Interview with Rene Schifferle, the creator of LesNez
LesNez is an exciting new line from Switzerland, created by René Schifferle, a perfume lover who, after a long hard look at the things on the market, decided that “some really different perfumes were missing”. In fact, when asked his opinion about the perfume industry today, René mentions John Cleese’s famous Dead Parrot sketch from Monty Python's Flying Circus. …” It's not pinin', it's passed on! This parrot is no more! It has ceased to be!”… And although he would hate to come across as boastful and bragging, Schifferle believes that the three LesNez perfumes, The Unicorn Spell, Let Me Play The Lion, and L’Animatiere, are going to be “the kiss of life”.
Can you please tell us a little about your background? How did you become interested in perfumery? What made you decide to start your own collection?
I come from furniture and woodwork. This may sound very far from perfumery, but someone who works with wood also works with his nose, this must have been in me from birth. My first encounter with perfumes was in the sixties when my mother had a sensible business idea. The company took part in a trade-show every year. The customers where given a little present to say thank you for the visit. The customary presents were bottles of liquor or chocolates. My mother thought it a nice touch to give the gentlemen something to bring home to their wives: a perfume. We (the kids) where smelling of Nina Ricci L'Air du Temps for weeks and a year later of Cabochard. That was probably the moment when I decided, unconsciously, that there is no "gender" in perfumery. You like it or you don't. It’s a question of personal taste.
The decision to do something in perfumery came in 2003 when we had a problem of odor in the workshop.
We started to treat our wooden tables with linseed oil in order to give our customers an ecological option for the surface treatment. Everybody thought the stuff smelled bad. Someone suggested I try something with perfume (you have hundreds of them can't you think of something?) The operation failed miserably. After experimenting with a lavender cologne and an enfleurage chaude (vanilla and some spices) I gave up. It probably had to do with my enfleurage technique (I cooked the ingredients in the oil) as the whole thing now really stank. I gave up but started to re-explore perfumes (after a pause of almost 15 years). The things on the market where not very interesting. At one point in time I thought that some really different perfumes where missing. Why not do it? From "Niche" to "Avant-garde". Confirmation came in October 2004 when I read comments from the world perfumery Congress in Cannes. The speakers had said things like: "We are making the equivalent of elevator music for the nose - Where's the overdose? - We need a renaissance ". In short, something goes wrong in perfumery. With the birth of the "perfume critic" - as opposed to the "PR-material-cut-and-paster" maybe LesNez could have a chance.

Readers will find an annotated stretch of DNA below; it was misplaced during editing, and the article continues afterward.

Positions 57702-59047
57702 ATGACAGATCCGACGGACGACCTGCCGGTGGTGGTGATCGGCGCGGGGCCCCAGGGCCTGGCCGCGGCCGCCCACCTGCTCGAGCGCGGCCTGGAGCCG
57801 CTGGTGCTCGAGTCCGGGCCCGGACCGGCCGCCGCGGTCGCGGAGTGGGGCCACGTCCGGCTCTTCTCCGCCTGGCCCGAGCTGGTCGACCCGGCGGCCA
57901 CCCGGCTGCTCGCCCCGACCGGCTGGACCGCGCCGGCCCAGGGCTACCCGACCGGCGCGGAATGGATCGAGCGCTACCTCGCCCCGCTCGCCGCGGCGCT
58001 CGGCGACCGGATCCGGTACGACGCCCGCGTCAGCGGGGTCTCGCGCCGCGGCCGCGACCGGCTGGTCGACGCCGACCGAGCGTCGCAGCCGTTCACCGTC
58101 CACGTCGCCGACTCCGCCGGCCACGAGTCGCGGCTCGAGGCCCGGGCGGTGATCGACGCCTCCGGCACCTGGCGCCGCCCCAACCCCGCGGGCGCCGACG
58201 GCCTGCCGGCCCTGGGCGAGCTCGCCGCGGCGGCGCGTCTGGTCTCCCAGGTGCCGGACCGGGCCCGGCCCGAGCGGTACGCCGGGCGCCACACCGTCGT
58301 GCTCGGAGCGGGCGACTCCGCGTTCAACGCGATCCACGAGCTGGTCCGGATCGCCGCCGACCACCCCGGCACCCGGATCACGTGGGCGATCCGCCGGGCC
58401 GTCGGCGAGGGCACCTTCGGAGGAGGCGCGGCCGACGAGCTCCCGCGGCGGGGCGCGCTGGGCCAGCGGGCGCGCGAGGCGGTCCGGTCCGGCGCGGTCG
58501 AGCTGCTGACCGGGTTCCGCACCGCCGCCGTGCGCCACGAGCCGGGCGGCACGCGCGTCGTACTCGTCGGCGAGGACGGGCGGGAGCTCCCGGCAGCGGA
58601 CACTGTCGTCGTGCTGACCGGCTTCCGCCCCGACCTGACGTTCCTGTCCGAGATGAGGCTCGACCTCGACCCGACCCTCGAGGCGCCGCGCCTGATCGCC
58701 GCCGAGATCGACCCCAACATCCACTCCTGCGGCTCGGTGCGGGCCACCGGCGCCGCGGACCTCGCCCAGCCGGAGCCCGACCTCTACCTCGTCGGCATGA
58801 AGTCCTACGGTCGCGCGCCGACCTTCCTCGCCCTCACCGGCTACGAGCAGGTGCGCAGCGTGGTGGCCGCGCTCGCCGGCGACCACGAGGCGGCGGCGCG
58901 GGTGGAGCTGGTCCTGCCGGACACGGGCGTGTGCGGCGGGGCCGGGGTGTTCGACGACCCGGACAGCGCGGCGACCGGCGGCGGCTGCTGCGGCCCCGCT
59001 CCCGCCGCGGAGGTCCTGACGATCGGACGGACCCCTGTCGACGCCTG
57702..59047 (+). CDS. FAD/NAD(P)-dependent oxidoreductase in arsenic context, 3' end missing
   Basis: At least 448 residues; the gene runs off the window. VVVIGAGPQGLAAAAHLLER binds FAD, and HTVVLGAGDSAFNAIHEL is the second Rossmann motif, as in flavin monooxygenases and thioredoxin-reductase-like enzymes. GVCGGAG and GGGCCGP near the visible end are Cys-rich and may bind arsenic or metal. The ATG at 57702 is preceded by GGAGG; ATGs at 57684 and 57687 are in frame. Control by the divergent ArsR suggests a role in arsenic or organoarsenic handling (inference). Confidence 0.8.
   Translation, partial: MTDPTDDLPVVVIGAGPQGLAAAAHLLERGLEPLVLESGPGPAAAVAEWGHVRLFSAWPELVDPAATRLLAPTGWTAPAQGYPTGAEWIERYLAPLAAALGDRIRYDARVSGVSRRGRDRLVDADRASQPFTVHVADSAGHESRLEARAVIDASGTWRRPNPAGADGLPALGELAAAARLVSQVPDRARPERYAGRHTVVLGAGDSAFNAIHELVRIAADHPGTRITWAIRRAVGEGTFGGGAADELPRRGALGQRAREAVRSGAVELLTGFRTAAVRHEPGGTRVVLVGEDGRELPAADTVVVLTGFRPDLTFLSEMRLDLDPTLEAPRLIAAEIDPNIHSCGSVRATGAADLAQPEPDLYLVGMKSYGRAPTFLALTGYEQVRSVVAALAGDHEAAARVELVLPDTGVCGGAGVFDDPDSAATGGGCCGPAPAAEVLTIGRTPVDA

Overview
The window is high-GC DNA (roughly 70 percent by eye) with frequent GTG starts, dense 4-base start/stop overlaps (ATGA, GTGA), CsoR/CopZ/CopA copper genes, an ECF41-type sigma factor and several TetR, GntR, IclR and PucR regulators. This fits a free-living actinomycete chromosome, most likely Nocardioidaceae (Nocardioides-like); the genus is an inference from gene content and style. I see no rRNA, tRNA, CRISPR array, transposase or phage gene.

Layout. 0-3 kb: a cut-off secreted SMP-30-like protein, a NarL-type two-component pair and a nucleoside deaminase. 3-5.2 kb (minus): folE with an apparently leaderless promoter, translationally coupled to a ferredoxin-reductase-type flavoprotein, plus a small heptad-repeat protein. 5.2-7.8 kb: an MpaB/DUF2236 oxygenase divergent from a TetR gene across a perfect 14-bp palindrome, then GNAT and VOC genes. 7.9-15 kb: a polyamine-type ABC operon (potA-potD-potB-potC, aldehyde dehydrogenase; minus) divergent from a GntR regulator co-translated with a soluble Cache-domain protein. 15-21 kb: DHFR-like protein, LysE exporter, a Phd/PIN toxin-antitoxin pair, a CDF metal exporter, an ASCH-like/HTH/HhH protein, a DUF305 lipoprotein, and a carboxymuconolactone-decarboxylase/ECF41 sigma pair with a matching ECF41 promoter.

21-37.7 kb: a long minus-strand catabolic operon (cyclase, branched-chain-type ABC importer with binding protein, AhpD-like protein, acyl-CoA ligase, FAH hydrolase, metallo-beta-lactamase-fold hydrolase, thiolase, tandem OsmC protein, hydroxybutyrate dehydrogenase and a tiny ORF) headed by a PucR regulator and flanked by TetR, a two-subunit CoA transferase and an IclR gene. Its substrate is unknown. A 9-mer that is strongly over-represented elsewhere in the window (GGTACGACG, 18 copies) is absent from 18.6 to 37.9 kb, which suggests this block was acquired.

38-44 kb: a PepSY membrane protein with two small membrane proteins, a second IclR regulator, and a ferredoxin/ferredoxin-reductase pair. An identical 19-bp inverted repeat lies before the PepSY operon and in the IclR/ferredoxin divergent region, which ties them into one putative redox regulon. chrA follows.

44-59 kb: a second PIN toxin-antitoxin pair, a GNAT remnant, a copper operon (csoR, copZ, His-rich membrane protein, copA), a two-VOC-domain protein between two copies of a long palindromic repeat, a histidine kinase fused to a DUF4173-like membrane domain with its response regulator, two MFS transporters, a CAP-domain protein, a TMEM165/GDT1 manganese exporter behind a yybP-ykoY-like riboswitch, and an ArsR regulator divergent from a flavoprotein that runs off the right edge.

Why “LesNez”? What’s behind the name?
Here is what I found in the French Wikipedia edition on Nez. "Nose": “In perfumery the "nose" is a person who prepares mixtures of essences to create a perfume. It’s a profession. In the kingdom of odors he is king". LesNez means The Noses indicating that the perfumers are king in our house.
With his business idea Mr. Frederic Malle has shown us the way. Let the perfumer create the most interesting and best perfume he can dream up - reduce the number of people involved in the process. Bookkeepers, evaluators, PR and advertisement people, stockholders designers, and everybody who suffers from an overblown ego ... please leave the room. The result may, in our case, look slightly amateurish on the business side - as it’s done on a shoestring budget. But the magic is inside the bottle.
Tell us about your collaboration with Isabelle Doyen, how did it start?
To find an independent perfumer who has creative potential was almost impossible for me. The world of perfumery is small and most perfumers work for the big companies. I wrote to Luca Turin for advice and after a few months of mailing him my outsider’s questions he was probably fed up and rang Isabelle Doyen to ask if she would be interested in working on a small project. We met in Paris in her small laboratoire a week later and she decided that we should give it a go.